about the hidden costs of Microsoft's position are
helpful to you or perhaps not.

It is especially important to resist the incremental
accretion of bloat in standards processes because their
reach is so far and so lasting.   Of particular 
significance is that standards organizations play
an "iterated game," so that a sloppy compromise in
one standard sets a precedent that can be exploited 
to insist upon sloppy compromises in future standards
from the same org.  It's easy to get into a "race to 
the bottom".


> 5. Lastly, since your own proposal would involve the exact same kind of change by all software that wants to use web fonts, one would think it would be as bad an idea
> as any proposal that requires new code.

My proposal does not involve "the exact same kind of change".

The only thing in common is that my proposal would create
a file format, for files containing fonts, where that format
is not initially recognized by most programs.

Some key differences are that my proposal would add a 
very general and extensible bit of new utility that is
not more simply achieved by other means.  Comparing and
contrasting the content and quality of the rationale
statements that would go with the respective proposals
is a worthwhile thought experiment.


> As for font vendors, it is up to them to state whether their goals are satisfied by this or that proposal.


My perception here - my concern - is that I think I sense
Microsoft digging in its heels here purely reflexively
and in search of some kind of validation of its self-conception
of power and authority.

It looks from here like y'all are internally asking one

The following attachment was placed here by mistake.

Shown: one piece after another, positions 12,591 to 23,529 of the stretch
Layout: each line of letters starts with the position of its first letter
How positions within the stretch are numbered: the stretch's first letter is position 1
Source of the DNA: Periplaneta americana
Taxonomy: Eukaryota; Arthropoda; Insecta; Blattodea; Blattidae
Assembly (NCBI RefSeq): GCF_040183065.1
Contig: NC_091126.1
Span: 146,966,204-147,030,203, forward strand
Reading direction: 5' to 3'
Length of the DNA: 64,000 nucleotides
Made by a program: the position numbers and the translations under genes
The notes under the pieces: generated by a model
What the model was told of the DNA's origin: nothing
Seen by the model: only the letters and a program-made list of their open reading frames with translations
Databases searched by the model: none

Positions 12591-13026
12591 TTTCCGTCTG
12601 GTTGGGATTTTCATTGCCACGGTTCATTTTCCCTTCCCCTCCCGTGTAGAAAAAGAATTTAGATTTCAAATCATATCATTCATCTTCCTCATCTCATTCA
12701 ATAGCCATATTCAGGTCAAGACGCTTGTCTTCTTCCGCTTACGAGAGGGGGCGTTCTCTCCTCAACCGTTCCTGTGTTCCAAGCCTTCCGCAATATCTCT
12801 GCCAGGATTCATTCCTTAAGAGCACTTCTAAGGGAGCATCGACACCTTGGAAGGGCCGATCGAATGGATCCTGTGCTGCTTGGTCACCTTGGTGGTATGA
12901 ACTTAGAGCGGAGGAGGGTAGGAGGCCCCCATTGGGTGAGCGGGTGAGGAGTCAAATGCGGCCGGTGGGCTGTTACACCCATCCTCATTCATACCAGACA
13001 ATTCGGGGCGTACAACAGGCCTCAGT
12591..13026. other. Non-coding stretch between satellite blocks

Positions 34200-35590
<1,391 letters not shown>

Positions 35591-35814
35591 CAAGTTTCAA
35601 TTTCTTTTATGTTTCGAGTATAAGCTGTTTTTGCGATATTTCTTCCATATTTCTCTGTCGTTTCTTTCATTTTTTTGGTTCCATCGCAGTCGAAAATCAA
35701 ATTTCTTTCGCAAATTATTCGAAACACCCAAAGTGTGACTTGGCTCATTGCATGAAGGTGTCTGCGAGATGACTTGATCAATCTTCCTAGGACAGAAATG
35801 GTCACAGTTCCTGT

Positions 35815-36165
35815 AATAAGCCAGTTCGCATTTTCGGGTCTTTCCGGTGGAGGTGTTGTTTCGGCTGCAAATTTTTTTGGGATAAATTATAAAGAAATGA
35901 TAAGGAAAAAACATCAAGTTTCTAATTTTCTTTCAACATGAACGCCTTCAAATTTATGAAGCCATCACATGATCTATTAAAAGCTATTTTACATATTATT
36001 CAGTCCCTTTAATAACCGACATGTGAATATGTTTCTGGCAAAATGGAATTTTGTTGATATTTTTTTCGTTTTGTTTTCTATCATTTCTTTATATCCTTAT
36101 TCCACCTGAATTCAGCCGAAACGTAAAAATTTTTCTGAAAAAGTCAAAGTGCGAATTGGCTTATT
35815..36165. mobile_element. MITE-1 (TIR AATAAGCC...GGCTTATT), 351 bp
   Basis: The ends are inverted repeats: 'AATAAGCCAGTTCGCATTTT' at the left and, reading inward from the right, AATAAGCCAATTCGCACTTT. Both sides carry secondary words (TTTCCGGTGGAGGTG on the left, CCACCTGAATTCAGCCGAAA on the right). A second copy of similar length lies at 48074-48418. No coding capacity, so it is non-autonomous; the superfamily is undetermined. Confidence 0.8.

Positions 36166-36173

another "how do we feel about this TTF/OTF stuff" and people
are reflexively answering, in essence, "they can't make us
but we can prevent them, so 'No.'"  It may be dressed up
in rhetoric about protecting font makers but calmer and more
logical examinations of that "protection" have shown it
to be an illusion so I'm left with the sense of a power play
being made for the sake of asserting who, in Microsoft's 
opinion, is boss.

I'm sure that isn't Microsoft's official position or even
the conscious intent of you, or Chris Wilson, or most others.
That's just what the net effect of your collective reasoning
comes across as.

And I'm sure you *could*, if you wanted, respond by saying
"Hey, buddy, check yrself!  You are just trying to have the
other browser implementers dictate to MSFT and show them
that they're boss!"   But no, that wouldn't hold up either
in the sense that existing technical landscape and the 
technical details of the competing proposals are quite
asymmetric - and "our" side has the far more rational set
of proposals by all measures other than the political.

I don't know, at this point, how to extend an "open hand
rather than a closed fist" to Microsoft on this matter.
I *thought*, even perhaps a week ago, that serious progress
was being made and we were starting to get close to wrapping
this thing up with a productive outcome.   Now, at this late
date, it looks like you guys are just plugging your ears,
shouting "LA LA LA", and taking things back to the status
quo ante.   Only the status quo ante isn't necessarily 
available since quite a few people have spent a lot of time
and effort in this area on the assumption that Microsoft
might actually behave reasonably.

-t
Received on Thursday, 2 July 2009 20:22:59 GMT